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Sasha wins Oxbridge summer school scholarship

Year 12 pupil, Sasha Rozanov, is one of a handful of winners of a scholarship to study at Cambridge this summer. She entered the Immerse Education Essay Competition, submitting a 500-word essay in the economics category.

sasha wins oxbridge summer school scholarship

The Immerse Education Essay Competition provides the opportunity for students aged 13-18 to submit essay responses to a pre-set question relating to their chosen subject.

Essay questions are pre-defined according to the age group and preferred subject, and competitors are encouraged to tailor their essay response. A full list of this year’s questions can be found here.

Sasha answered the economics question ‘Examine the impact of Adam Smith on society’ after discovering the ‘father of economics’ during one of the many cognitive activities she takes part in at the College:

I’ve been especially keen on politics, philosophy and economics ever since the summer, leading me to get involved with various activities on my return to school. I write for the politics section in the school magazine, am on the debating team, and founded a Year 12 politics society at the College.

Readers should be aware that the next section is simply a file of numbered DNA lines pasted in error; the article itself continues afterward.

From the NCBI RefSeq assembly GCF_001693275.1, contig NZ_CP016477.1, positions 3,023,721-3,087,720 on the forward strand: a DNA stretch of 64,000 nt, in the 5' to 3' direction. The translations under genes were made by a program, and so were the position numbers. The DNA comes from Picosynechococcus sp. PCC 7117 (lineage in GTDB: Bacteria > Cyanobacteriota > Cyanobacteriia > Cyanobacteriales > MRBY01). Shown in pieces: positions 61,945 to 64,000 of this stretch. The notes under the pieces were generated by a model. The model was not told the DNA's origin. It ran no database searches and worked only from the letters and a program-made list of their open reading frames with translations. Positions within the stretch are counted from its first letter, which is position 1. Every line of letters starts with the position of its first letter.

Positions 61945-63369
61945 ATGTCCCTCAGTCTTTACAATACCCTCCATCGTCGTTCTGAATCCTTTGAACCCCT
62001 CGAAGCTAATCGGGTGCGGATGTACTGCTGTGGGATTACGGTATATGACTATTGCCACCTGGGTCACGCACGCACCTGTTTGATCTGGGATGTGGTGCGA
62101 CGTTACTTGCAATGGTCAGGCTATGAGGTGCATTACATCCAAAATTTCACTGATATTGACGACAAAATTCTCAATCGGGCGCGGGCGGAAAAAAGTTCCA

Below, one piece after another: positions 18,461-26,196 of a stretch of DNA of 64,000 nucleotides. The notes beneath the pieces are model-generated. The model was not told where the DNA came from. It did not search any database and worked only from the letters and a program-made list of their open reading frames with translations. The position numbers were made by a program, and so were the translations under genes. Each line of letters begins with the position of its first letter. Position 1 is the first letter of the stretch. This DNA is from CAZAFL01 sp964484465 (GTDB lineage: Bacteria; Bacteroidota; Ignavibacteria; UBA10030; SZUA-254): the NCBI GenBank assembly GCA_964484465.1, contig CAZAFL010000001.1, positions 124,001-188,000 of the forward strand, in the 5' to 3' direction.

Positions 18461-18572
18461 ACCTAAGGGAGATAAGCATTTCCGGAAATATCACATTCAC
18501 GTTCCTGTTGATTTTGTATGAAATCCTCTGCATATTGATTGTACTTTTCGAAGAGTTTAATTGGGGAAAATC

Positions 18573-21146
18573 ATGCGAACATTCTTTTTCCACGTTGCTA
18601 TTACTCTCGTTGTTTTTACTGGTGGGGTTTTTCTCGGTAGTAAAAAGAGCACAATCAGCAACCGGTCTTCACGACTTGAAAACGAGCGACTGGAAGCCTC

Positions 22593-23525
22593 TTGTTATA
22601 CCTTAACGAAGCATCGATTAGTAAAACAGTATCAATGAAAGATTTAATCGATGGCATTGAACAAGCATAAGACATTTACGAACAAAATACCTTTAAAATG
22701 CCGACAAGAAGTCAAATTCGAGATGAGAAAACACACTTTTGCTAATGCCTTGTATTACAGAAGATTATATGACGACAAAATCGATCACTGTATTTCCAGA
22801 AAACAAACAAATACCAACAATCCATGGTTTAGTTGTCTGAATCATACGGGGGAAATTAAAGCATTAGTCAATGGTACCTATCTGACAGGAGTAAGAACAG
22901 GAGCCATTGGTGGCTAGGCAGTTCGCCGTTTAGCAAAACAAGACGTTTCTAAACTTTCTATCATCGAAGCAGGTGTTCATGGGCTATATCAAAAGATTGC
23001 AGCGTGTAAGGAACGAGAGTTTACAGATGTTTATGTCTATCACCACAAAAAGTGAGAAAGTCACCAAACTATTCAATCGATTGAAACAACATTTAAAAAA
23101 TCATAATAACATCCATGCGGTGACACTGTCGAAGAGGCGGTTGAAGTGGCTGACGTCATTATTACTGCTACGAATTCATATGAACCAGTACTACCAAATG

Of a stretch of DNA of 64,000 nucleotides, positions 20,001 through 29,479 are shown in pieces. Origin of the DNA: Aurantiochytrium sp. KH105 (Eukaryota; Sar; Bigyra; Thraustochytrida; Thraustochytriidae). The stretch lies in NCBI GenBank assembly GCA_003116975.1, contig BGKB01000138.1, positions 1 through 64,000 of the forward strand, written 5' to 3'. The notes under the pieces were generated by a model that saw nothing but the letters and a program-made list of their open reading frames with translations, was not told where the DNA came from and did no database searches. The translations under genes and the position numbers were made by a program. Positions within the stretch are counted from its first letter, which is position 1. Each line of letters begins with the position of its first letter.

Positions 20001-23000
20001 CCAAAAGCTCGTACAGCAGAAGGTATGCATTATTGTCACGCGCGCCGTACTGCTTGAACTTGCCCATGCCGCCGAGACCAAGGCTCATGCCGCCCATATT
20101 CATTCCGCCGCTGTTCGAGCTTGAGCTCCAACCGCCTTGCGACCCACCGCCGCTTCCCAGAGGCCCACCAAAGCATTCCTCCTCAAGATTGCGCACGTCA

Though she thoroughly enjoys her A-level programme, which also includes Academic Extension, English Literature, Extended Project Qualification, General Studies, Instrumental Music, Mathematics, Music, Physics, and Service at School (working in the community), she felt that entering this competition would allow her to explore, in depth, a specific realm of economics.

Sasha discovered the essay competition two weeks prior to the deadline for submission, so she was under pressure to deliver from the get go.

When I saw that the economics section had an essay question relating to Adam Smith, I felt somewhat determined to write a sufficient response in the two weeks I had. The word limit made the task at hand especially tricky as the topic is wholly contentious and widely studied. I spent pretty much every day of the Christmas holidays sat on my bedroom floor, surrounded by various books and academic papers on the subject. Little did I know the magnitude of research that there was to consider.

A true Eastbournian, Sasha pursued excellence and worked hard to ready her essay with one day to spare before the deadline. She used that day to run it all past the headmaster Mr Lawson:

My argument rested on Smith’s lasting impact on trade, social order and market economies while bearing in mind the common misinterpretations of his key works. Luckily, upon my return to school (however short lived it was with the government announcing another lockdown within 24 hours), Mr Lawson kindly agreed to look over my essay and advised me on some finishing touches. I managed to hand it in about 2 hours before the deadline with zero expectations of a scholarship! I’m currently deciding which summer course to take (philosophy, law or economics) and look forward to engaging with such a great learning opportunity. Aristotle famously wrote “The more you know, the more you realise you don’t know”. I think I’m in the process of realising how much I don’t know and, thus, I feel an ever-increasing desire to learn more. Regarding future aspirations, it’s a little while away, but I hope to apply to Cambridge University to read HSPS (human, social and political sciences).

click here to read Sasha’s winning essay